There is currently an outbreak of equine flu in the UK (February 2019). Cases have now been confirmed in Essex, Suffolk, Derbyshire, Cheshire, Leicestershire, Lincolnshire and Yorkshire. Advice is that there is nothing to suggest that these particular cases are unusually serious, but implications for the wider horse population and horse movement are potentially serious.
Equine flu – or equine influenza - is a highly contagious viral disease of the respiratory tract.
How does a horse get equine flu?
Horses become infected following inhalation of the airborne virus from other infected horses or by indirect transmission via, for example, the stable, equipment or grooms.
What are the symptoms of equine flu?
Veterinary diagnosis and treatment is essential. Signs of infection, which begin to develop a few days after exposure to the virus, include a husky cough and nasal discharge (which changes over a period of four to five days from thin to thick mucus), combined with general signs of ill health.
Influenza debilitates the animal, leaving a horse susceptible to secondary infections. It may also develop into a more serious respiratory disorder.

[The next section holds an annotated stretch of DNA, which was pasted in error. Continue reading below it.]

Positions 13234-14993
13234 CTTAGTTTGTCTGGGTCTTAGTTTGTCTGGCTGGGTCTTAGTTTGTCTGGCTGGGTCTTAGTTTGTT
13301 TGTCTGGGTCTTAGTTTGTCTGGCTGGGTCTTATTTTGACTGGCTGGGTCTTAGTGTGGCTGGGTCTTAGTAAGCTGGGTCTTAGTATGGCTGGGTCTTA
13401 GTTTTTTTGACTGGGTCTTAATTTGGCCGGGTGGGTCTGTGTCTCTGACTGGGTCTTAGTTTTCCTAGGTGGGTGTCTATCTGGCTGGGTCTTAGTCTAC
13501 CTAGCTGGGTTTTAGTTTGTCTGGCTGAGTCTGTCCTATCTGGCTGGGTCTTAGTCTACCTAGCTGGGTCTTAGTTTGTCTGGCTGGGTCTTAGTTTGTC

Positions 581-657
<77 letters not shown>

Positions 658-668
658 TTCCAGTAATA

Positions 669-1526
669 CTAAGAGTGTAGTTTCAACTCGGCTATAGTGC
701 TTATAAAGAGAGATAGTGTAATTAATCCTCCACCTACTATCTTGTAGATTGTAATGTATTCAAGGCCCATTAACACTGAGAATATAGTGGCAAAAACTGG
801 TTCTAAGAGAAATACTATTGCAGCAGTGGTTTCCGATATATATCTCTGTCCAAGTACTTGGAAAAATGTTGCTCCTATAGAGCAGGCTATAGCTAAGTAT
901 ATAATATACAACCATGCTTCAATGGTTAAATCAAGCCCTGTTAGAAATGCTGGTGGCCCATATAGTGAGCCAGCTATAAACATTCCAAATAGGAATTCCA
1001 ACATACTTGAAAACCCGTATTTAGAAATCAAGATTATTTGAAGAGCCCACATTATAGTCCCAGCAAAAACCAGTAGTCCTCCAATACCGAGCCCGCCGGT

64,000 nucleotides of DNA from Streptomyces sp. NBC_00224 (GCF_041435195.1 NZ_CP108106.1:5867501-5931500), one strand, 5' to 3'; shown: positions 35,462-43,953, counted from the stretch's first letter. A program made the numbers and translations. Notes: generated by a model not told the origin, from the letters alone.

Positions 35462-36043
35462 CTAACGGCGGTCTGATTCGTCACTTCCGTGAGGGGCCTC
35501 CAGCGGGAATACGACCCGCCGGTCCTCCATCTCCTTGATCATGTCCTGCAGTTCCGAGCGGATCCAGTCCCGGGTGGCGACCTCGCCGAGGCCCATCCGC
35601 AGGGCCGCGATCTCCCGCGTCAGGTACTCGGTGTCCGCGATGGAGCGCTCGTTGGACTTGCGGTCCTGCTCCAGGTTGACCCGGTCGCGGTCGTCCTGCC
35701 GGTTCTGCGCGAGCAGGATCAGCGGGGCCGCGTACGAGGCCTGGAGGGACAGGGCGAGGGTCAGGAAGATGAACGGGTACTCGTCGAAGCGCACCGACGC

What should I do if I think my horse has equine flu?
Because equine flu is highly contagious, every effort should be made to isolate an infected horse. Strict hygiene measures should be put in place to minimise the risk of infection spreading to other horses. With an incubation period of one to five days, it spreads rapidly.
Your vet will advise on suitable convalescent care.
Recovery may take several weeks and your horse may take even longer to return to full health.
Is there a vaccine for equine flu?
Prevention is better than cure and we strongly recommend horses are vaccinated routinely against the most common strains of equine influenza.
Vaccination is compulsory for horses competing in most equestrian sports.